SCOTTS VALLEY >> As Scotts Valley recovers from the economic impacts of the pandemic, Scotts Valley residents can expect some restored city services and staff, as well as progress on city-sponsored construction projects for the fiscal year that begins July 1.
“We’re not there yet — we won’t be there for a few years — but it is a real opportunity in this budget to rebuild our services and bring back more to the community,” City Manager Tina Friend said at a city council meeting Wednesday.
The budget is still a draft. The Scotts Valley City Council is set to discuss it again at its June 2 meeting. City staff and a consultant gave a presentation of the draft budget to the city council during a three-and-a-half hour meeting Wednesday. Council members said they would hold their feedback until the June 2 meeting.
The Scotts Valley City Council reviewed a draft city budget Wednesday. (Zoom screenshot)
The council is expected to make policy and funding decisions on several projects including:
- Pension obligation bonds: In recent months, the council and staff have considered whether to pursue pension obligation bonds to help pay the city’s roughly $19.8 million in unfunded pension debt. Pension obligation bonds are bonds that local governments issue when interest rates are low to help pay off unfunded pension liabilities. The bonds could save Scotts Valley up to $354,000 per year, city leaders said. However, many experts consider those bonds risky because if the market crashes, the city’s debt grows. The window to pursue these bonds may close within the next year if interest rates rise. Other local jurisdictions have begun to consider these bonds as well, including the Santa Cruz County Board of Supervisors and the Santa Cruz METRO transit district.
- Inclusionary affordable housing rules: Scotts Valley mandates that new housing projects of six or more units must dedicate 15% of those units at affordable prices or rents to qualifying households that have lower incomes. The prices and income criteria are based on the county’s area median income. Many California cities have similar rules, called “inclusionary housing” laws. Scotts Valley’s inclusionary law only applies to part of the city. A majority of the council has said that they would support an expansion of the law to apply to the entire city and in recent months directed the city staff to look into it. Wednesday, City Manager Tina Friend expressed concern that city staff did not have the capacity to carry out the work without $60,000 of consultant help, which is not in the draft budget. The council will have to decide whether to fund a consultant in the next year.
- General Fund loan repayment: The city has a roughly $3.3 million loan from its General Fund to the city’s former redevelopment agency. It’s one-time money that’s expected to be fully repaid in the next few years. City Manager Tina Friend has recommended that the city use part of that money to replace the city’s public works building, an expected cost of about $800,000.
Draft budget highlights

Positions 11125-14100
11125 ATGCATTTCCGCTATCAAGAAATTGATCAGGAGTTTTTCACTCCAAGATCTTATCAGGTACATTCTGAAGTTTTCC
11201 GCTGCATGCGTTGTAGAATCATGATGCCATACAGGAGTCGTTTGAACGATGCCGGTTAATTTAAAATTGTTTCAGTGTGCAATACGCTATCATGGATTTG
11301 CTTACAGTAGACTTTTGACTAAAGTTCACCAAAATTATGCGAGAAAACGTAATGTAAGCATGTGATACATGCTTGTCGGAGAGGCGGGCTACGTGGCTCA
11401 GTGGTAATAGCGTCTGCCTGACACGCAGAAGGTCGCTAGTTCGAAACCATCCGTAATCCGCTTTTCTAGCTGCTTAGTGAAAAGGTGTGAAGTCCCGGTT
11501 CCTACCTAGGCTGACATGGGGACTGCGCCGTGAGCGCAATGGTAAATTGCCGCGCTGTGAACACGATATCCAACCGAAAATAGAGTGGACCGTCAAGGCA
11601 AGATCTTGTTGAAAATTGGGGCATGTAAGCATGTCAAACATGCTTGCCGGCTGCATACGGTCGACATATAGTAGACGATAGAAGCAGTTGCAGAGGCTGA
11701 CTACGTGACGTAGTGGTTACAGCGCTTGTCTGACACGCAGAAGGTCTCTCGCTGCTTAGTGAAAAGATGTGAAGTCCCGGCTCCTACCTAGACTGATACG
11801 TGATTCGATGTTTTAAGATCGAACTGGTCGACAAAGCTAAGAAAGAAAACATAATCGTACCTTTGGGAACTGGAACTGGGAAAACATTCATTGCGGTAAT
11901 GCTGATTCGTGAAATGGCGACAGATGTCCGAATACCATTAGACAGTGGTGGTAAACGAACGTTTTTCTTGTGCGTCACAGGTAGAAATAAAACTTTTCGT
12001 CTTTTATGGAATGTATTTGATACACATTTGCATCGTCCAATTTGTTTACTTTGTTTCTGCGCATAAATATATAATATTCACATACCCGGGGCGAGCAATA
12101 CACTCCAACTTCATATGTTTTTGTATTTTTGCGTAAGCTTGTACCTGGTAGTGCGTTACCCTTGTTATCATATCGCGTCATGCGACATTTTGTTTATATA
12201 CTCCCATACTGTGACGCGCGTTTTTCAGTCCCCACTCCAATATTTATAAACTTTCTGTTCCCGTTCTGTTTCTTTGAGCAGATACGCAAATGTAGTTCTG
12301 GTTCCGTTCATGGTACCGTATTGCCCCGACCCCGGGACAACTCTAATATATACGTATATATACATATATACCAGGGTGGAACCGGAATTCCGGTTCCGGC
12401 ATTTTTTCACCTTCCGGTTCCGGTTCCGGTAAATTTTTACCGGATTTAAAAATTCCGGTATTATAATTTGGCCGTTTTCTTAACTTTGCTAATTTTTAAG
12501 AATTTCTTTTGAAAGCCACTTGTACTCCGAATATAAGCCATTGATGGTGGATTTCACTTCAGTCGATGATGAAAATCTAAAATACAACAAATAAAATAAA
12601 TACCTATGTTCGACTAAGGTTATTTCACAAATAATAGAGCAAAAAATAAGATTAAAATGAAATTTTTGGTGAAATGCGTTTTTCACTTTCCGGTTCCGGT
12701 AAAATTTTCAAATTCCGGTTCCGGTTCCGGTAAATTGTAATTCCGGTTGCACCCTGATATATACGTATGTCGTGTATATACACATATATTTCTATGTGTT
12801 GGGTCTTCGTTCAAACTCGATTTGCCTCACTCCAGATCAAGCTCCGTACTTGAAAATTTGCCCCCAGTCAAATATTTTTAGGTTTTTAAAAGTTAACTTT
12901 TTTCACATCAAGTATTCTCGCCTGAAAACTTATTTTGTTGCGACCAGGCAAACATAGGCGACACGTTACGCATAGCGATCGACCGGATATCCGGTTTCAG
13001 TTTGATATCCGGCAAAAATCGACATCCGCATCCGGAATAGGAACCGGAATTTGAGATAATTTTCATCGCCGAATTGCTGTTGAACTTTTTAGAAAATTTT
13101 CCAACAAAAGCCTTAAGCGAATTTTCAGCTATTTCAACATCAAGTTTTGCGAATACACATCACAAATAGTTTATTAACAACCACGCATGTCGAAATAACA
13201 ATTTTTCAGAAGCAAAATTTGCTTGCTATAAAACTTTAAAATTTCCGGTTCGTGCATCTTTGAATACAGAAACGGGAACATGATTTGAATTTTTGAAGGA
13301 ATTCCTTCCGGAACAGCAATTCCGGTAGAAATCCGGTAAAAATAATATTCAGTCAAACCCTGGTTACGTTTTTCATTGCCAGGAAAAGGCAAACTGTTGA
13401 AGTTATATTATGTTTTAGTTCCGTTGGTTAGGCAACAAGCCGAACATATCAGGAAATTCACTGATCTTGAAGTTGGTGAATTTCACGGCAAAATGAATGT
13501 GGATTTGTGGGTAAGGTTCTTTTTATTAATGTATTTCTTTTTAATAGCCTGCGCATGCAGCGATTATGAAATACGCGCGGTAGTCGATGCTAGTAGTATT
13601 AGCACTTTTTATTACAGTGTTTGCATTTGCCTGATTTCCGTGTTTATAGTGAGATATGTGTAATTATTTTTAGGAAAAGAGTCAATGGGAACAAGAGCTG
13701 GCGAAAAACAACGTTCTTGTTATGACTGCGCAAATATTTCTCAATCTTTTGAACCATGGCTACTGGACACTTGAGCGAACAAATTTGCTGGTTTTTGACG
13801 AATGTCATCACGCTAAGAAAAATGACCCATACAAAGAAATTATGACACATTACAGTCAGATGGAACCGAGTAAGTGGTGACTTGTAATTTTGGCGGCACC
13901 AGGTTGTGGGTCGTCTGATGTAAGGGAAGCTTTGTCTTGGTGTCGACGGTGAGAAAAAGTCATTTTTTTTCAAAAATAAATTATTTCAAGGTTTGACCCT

The draft budget calls for a:
- Possible 9% increase of wastewater rates for Scotts Valley customers.
- Restoration of eight vacant positions and the addition of four new positions, including a school resource officer and an assistant to the city manager. Two of the filled vacant positions would be in the recreation department.
- Projected General Fund revenue of about $14 million, up from roughly $13.7 million in the 2020-21 fiscal year. Projected General Fund expenses are $13.7 million, up from $12.5 million the prior year.
- Roughly $977,000 General Fund deficit. To balance that deficit, the city would have to draw reserves down to about $4.4 million by the end of the fiscal year.
- Transfer of roughly $541,000 from the General Fund to the city’s Recreation Fund to cover a deficit. Most of the recreation staff was laid off during the pandemic, and only $13,200 of recreation revenue is expected for the fiscal year that ends June 30. The Recreation Fund had an average $1 million annual revenue for the fiscal years 2016 to 2019.
Scotts Valley’s Recreation Fund is independent from the General Fund and relies on income from recreation fees. The Recreation Fund had a sharp decline in revenue during the pandemic and is not expected to fully recover for a few years. (City of Scotts Valley)
The draft budget also calls for $6.9 million for major capital planning and projects. The city would have to hire consultants to carry out the work.
Those projects include:
- Completion of the Scotts Valley Branch Library renovations, funded by Measure S, a property tax approved by Santa Cruz County voters in 2016 for library upgrades. ($2.7 million)
- Upgrades to the city’s wastewater treatment plant (about $1.2 million)
- Pavement improvements to Bean Creek Road, between Montevalle and city limits (about $1 million)
Wednesday, several residents spoke during public comment. Some called for the council to include pedestrian and bike safety improvements to Bluebonnet Lane.
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